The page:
Fact check: Did Cooper's approval ratings 'plummet' after his budget veto?
Posted March 11, 2020 6:24 p.m. EDT
North Carolina’s Roy Cooper enters a re-election year as one of only three Democratic governors in the South.
Cooper also leads the only state where the governor and legislature didn’t agree on a full budget for fiscal year 2020.
The state House and Senate passed a budget in late June. But Cooper vetoed it just days later, saying it didn’t do enough for education and health care.
The state House voted to override Cooper’s veto on Sept. 11, but the Senate hasn’t been able to wrangle the votes.
Now, the North Carolina Republican Party is saying Cooper’s budget veto significantly affected his approval ratings. Cooper faces Republican Lt. Gov. Dan Forest in the November election.
“Radical (Gov. Cooper) has seen his approval rating plummet after refusing to give teachers their raises or increasing ed funding while holding the state hostage over expanding Obamacare,” the NC GOP tweeted on Feb. 25.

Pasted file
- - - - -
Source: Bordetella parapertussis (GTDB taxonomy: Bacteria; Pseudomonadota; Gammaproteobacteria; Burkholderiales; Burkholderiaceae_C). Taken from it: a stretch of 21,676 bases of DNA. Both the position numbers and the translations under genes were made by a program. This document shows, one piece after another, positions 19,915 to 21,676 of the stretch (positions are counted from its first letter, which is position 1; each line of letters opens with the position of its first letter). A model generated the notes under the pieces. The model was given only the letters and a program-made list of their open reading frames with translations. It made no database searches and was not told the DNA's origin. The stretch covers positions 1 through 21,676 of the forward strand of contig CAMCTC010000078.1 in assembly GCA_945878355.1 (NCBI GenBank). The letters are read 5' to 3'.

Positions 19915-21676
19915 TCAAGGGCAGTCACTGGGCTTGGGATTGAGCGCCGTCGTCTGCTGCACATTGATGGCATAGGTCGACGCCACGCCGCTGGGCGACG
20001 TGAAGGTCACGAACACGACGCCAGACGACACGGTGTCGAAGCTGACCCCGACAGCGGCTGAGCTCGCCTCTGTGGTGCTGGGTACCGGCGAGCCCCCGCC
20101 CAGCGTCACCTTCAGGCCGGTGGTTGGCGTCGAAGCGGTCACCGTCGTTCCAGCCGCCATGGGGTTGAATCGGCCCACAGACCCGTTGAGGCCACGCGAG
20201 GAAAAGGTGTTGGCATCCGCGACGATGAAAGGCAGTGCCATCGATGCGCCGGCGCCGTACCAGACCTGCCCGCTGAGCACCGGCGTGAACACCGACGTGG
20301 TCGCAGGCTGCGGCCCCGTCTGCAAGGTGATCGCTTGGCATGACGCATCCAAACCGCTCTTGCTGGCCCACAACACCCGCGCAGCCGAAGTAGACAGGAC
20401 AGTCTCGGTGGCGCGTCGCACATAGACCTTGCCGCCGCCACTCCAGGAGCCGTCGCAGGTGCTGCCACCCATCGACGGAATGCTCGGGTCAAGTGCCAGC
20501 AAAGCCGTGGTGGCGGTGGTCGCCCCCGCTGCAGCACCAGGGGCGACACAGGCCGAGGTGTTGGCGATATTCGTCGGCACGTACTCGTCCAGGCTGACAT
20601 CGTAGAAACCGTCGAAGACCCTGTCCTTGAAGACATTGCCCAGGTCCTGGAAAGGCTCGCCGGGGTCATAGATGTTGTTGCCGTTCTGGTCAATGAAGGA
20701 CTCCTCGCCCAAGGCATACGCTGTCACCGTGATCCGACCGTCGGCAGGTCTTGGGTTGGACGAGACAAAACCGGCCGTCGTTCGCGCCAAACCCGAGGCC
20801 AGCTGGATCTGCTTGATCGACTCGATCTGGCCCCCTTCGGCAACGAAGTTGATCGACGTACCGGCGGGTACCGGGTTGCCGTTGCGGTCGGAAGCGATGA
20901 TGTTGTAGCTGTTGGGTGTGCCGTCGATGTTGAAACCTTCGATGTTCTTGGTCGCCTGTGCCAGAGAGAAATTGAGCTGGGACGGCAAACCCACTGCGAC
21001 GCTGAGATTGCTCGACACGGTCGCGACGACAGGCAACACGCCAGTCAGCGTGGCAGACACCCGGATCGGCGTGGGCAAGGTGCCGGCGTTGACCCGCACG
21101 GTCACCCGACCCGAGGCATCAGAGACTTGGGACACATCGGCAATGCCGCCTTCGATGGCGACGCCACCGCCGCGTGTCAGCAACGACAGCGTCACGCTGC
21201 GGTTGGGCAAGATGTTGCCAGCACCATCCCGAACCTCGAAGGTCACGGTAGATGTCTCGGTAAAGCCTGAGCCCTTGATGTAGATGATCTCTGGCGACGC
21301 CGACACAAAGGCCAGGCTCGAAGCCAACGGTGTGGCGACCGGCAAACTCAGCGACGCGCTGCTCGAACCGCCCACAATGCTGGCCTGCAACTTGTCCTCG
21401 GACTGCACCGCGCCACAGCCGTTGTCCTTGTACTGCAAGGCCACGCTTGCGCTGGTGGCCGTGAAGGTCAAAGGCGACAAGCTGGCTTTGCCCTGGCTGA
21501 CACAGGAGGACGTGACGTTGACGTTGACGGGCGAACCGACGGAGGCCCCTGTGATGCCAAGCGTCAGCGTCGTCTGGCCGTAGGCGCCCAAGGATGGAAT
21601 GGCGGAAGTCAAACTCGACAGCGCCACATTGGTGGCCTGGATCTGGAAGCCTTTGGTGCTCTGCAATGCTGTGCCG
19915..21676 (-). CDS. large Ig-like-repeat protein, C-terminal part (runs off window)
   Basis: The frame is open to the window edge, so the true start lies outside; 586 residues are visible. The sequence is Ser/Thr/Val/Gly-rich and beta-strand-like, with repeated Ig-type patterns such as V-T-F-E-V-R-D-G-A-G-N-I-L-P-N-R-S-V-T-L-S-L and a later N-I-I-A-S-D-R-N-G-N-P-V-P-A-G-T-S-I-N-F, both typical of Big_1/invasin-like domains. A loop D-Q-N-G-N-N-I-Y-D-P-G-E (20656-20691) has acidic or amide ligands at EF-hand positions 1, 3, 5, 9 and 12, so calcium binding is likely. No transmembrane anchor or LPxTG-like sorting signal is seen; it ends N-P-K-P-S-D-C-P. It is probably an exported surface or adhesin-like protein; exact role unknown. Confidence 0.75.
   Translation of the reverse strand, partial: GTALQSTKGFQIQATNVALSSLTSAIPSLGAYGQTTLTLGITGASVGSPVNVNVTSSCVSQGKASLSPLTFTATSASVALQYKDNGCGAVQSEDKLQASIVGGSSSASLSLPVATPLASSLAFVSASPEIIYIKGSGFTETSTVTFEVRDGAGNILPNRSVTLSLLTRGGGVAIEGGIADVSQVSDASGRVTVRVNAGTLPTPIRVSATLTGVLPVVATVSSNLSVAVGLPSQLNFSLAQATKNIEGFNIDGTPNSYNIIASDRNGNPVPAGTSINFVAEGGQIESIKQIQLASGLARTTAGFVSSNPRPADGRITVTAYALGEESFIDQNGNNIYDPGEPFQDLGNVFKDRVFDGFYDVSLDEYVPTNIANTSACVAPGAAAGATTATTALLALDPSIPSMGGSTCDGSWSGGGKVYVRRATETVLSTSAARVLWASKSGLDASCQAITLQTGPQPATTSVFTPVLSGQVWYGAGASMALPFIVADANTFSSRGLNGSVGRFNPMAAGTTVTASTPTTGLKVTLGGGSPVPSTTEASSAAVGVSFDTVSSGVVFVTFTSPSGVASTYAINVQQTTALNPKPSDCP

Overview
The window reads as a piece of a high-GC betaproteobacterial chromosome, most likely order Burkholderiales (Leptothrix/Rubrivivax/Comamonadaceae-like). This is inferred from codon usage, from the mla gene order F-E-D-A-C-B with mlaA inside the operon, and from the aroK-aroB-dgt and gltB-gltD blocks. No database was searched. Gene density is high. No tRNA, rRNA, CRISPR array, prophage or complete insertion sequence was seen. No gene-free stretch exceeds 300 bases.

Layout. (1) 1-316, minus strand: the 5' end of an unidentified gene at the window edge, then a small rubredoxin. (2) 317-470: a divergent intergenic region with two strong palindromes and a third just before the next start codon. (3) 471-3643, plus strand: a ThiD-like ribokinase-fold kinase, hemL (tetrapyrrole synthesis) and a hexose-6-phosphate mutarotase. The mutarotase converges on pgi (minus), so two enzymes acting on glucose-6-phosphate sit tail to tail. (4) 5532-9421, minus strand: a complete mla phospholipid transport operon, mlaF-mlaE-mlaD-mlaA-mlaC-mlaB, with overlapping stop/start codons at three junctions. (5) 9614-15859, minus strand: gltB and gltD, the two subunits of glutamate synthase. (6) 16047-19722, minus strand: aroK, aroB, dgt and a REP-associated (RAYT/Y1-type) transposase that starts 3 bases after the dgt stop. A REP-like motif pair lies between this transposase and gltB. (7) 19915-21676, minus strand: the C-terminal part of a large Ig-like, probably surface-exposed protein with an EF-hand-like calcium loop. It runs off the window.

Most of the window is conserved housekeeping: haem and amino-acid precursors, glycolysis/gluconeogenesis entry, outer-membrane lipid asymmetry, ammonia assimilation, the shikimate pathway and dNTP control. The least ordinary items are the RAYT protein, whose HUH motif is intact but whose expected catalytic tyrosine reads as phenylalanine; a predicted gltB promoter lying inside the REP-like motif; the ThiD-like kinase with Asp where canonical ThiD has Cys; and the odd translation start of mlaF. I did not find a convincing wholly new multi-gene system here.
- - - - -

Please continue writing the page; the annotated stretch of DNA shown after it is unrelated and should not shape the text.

The tweet includes misleading information about the governor’s stance on education and why he vetoed the budget. But, since we’ve previously addressed a claim about the reasoning behind Cooper's veto, we’re going to focus on his approval ratings.
Is it true that they have plummeted?
PolitiFact and WRAL reviewed multiple polls conducted before and after Cooper vetoed the budget on June 28.
The word plummet means to “drop sharply and abruptly,” or “drop straight down at a high rate of speed.” Most polls show a slight dip, if any at all.
Experts who spoke with PolitiFact said use of the word “plummet” in this case exaggerates what poll numbers show about Cooper, who they say is generally in good shape for an incumbent facing re-election.
A 7 point drop
When we reached out to the NC GOP, its digital director Sasha Duncan pointed us to polling from Civitas Institute, a conservative think tank in North Carolina. Duncan pointed out that Cooper’s approval rating dropped from 58 percent in March 2019 to 51 percent between Oct. 15-17, when the poll was conducted.